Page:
Strengths of this study include SOReg’s prospective collection of data from the whole of Sweden, with broad national coverage. This was demonstrated by the inclusion of nearly 6000 patients from the database of centres with a≥60% retention rate 5 years after LRYGB, providing a large and robust data set permitting subgroup analysis. All patients included in the final sample had undergone LRYGB. This constituted 95%–97.5% of all bariatric surgery performed between 2007 and 2011 in Sweden, thus reducing possible bias in patient selection for different surgical procedures.

There are also some limitations. Although the impact of surgical treatment failure on metabolic health is substantial, it does not account for all comorbidity seen at the 5-year follow-up. Other factors, such as disease duration before surgery, are also of importance but such information was not available in this study. Neither was information on psychological disorders available, thus limiting the possibility to evaluate and include such factors in the prediction model.

Missing data analysis revealed that rates of surgical treatment failure at year 1 and 2 were higher in the 28.6% that were lost to follow-up year 5, indicating that the actual proportion of surgical treatment failure may be higher than what the results suggests. In addition, there was a difference in weight loss between the modes of follow-up, possibly implying bias of self-reported data. Similarly, a statistical limitation of note is that we compiled disease-specific traits where missing data are implicitly treated as zeroes. For example, the estimated effects may be diluted (biased towards zero) because the comparison is actual ones vs a mixture of zeroes and ones. Thus, both the overall prevalence of surgical treatment failure and cardiometabolic disease may be underestimated.

The developed prediction model for long-term surgical treatment failure was cross-validated using partial data and can readily be applied to countries with similar cultural and ethnic settings as in northern Europe. However, further validation of an unrelated cohort is preferable, and further devolvement of the model may be required to encompass ethnic diversity.

Unsuccessful surgical treatment result is difficult to define and a large number of definitions and time points have been used.11–14 Our results would probably have been slightly modified if we had used other definitions. However, the strong associations between surgical treatment failure, as defined in the present study, and cardiometabolic health may support their clinical usefulness.

Conclusion

RYGB is associated with improvement of obesity-related comorbidity. However, 23% of the patients developed surgical treatment failure 5 years after surgery, which was associated with a markedly increased risk of cardiometabolic disease. Initial weight loss and early weight regain were strong predictive markers that can be used for the early identification of patients with a high risk of long-term failure. This study underlines the need for long-term follow-up of patients undergoing bariatric surgery by a multidisciplinary team and improved additional behavioural and pharmacological treatment postsurgery are warranted.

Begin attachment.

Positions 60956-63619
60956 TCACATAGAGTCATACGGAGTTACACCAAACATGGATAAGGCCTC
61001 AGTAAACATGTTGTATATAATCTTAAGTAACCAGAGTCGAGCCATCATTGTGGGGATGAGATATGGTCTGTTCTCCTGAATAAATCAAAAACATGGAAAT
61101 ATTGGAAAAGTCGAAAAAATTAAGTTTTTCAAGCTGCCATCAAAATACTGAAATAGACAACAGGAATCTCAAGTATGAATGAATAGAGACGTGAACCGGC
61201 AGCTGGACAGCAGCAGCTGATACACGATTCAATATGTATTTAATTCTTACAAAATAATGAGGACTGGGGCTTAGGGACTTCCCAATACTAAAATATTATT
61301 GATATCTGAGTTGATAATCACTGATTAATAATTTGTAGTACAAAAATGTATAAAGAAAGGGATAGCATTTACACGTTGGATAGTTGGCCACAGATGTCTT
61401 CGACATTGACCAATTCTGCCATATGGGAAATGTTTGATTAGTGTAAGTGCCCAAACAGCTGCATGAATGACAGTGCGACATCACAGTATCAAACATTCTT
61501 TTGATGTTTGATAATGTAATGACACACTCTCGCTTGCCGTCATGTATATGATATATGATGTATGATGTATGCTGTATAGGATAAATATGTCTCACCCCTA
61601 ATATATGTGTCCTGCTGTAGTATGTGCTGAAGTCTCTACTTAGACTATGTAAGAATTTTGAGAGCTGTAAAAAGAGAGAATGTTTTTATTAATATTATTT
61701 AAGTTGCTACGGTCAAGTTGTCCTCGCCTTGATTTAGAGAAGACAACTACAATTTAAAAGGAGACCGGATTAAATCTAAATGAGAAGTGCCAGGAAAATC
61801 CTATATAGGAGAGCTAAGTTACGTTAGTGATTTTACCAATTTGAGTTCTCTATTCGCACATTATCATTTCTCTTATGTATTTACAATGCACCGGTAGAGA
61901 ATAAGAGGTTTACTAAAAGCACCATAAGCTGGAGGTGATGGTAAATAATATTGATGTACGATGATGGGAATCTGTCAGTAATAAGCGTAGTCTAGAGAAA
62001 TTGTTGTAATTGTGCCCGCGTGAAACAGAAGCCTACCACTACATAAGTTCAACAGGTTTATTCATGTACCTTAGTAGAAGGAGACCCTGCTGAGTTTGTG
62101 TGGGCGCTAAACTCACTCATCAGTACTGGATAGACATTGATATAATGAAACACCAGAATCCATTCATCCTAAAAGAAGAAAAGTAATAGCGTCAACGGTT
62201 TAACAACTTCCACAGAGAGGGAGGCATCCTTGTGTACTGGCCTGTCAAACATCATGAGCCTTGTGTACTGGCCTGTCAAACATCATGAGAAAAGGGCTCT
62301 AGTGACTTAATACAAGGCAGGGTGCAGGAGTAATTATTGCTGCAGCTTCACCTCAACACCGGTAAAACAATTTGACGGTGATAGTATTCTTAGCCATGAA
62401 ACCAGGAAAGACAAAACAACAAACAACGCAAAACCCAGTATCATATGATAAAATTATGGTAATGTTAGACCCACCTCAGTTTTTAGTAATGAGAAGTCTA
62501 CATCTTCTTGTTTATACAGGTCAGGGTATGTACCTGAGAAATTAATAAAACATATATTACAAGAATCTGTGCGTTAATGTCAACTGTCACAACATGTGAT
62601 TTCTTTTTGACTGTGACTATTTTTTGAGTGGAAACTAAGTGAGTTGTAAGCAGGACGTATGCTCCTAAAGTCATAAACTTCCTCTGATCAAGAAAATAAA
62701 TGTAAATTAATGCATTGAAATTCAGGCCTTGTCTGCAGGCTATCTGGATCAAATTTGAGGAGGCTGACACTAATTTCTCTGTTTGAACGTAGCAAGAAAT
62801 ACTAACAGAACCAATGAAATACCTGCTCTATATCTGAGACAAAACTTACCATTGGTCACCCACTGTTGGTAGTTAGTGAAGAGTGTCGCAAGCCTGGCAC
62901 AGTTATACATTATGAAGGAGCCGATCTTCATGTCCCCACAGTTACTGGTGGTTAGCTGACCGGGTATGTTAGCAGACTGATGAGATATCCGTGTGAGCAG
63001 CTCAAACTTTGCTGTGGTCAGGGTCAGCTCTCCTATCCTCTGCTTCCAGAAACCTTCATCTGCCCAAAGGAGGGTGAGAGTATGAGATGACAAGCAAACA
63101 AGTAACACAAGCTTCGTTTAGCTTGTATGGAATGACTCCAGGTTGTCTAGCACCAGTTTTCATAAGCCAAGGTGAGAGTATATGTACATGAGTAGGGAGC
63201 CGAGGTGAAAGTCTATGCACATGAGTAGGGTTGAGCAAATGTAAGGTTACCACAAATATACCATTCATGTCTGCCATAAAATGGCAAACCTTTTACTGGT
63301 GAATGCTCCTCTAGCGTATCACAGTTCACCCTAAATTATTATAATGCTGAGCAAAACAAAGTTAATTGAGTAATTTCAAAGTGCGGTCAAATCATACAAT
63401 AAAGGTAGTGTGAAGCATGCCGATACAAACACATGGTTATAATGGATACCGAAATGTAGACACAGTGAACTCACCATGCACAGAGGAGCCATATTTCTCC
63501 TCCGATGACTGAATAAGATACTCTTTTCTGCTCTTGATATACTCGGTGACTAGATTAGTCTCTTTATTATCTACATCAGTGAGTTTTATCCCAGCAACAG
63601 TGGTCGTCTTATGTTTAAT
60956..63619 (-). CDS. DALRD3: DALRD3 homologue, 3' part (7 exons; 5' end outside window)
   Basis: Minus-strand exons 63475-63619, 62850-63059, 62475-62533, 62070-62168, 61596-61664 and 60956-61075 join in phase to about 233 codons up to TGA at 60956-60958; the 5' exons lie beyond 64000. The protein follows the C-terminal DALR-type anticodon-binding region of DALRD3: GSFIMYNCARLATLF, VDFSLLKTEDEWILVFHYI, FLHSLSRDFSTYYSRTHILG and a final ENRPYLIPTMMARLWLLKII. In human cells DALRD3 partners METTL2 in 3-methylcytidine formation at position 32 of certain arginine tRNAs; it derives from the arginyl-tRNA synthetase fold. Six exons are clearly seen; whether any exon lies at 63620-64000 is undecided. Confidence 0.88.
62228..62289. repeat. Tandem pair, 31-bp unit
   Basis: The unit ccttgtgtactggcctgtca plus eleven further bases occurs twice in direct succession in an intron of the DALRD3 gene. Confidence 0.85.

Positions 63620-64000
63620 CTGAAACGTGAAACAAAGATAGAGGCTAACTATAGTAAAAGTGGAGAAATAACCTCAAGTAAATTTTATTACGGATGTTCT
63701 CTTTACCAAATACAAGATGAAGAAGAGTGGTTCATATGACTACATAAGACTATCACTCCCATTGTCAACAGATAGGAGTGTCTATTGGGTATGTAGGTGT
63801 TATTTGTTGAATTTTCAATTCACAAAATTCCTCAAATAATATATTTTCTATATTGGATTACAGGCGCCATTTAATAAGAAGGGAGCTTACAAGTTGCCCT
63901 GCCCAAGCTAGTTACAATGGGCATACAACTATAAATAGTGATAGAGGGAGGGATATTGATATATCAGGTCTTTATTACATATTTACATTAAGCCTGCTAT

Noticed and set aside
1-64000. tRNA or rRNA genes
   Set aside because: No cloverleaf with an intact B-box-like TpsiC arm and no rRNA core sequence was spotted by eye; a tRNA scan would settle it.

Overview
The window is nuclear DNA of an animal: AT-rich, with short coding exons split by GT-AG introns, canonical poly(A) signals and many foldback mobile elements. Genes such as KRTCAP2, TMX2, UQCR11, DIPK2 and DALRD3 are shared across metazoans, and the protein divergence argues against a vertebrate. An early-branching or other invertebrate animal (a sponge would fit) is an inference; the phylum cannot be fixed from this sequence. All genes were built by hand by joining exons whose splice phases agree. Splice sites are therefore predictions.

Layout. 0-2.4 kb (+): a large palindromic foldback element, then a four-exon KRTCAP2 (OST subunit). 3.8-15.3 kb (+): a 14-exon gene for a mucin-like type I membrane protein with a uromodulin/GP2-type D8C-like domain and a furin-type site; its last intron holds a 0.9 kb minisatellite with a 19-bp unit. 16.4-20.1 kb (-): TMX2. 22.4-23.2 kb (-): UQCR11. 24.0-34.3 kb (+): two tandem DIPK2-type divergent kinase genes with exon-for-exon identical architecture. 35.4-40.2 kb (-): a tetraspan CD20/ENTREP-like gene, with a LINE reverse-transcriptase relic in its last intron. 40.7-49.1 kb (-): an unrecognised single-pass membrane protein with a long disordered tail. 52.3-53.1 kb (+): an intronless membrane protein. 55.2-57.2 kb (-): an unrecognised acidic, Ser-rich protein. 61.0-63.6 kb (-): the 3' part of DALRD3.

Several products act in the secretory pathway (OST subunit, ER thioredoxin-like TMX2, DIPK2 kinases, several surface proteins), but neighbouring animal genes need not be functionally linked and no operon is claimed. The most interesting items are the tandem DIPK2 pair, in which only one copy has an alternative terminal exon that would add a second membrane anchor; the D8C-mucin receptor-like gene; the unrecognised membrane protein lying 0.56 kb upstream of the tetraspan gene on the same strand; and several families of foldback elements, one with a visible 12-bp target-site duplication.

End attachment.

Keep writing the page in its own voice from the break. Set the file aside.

References

Supplementary materials

  • Supplementary Data

    This web only file has been produced by the BMJ Publishing Group from an electronic file supplied by the author(s) and has not been edited for content.

  • Supplementary Data

    This web only file has been produced by the BMJ Publishing Group from an electronic file supplied by the author(s) and has not been edited for content.

Footnotes

  • Contributors MB and CM conceptualised the study, MB performed data and statistical analyses and drafted the manuscript. All authors (MB, AJB, TO and CM) contributed to result interpretation and critically revised and approved the final version of the manuscript. MB and CM had full access to all the data in the study and takes responsibility for the integrity of the data and the accuracy of the data analysis.

  • Funding This work was funded by the Swedish order of Freemasons (grant no: not applicable), the Swedish Heart- Lung Foundation (grant no: 20180581), the Samariten foundation for pediatric research (grant no: not applicable) and Anna-Lisa and Arne Gustafssons foundation (grant no: not applicable).

  • Disclaimer The funders of this study had no part in study design, collection, analysis or interpretation of data, nor in the writing of the report or in the decision to submit the paper for publication. The corresponding author had full access to the data and had final responsibility for the decision to submit for publication.

  • Competing interests TO declares participation in advisory board for J&J and Novo Nordisk and reimbursement for lectures and education activities. All fees to institution. CM has received research grants from Novo Nordisk, Sigrid THX AB and salaries as medical advisor for Itrim AB and Weight Watchers Int. MB and AJB declares no conflict of interest.

  • Patient consent for publication Not required.

  • Ethics approval This study was approved by the Stockholm ethical board (2017/1793-31).

  • Provenance and peer review Not commissioned; externally peer reviewed.

  • Data availability statement Data may be obtained from a third party and are not publicly available. All data relevant to the study are included in the article or uploaded as online supplemental information. No additional data available from the authors. Original data may be requested from the Scandinavian Obesity Surgery Registry (https://www.ucr.uu.se/soreg/in-english)

  • Supplemental material This content has been supplied by the author(s). It has not been vetted by BMJ Publishing Group Limited (BMJ) and may not have been peer-reviewed. Any opinions or recommendations discussed are solely those of the author(s) and are not endorsed by BMJ. BMJ disclaims all liability and responsibility arising from any reliance placed on the content. Where the content includes any translated material, BMJ does not warrant the accuracy and reliability of the translations (including but not limited to local regulations, clinical guidelines, terminology, drug names and drug dosages), and is not responsible for any error and/or omissions arising from translation and adaptation or otherwise.

Request Permissions

If you wish to reuse any or all of this article please use the link below which will take you to the Copyright Clearance Center’s RightsLink service. You will be able to get a quick price and instant permission to reuse the content in many different ways.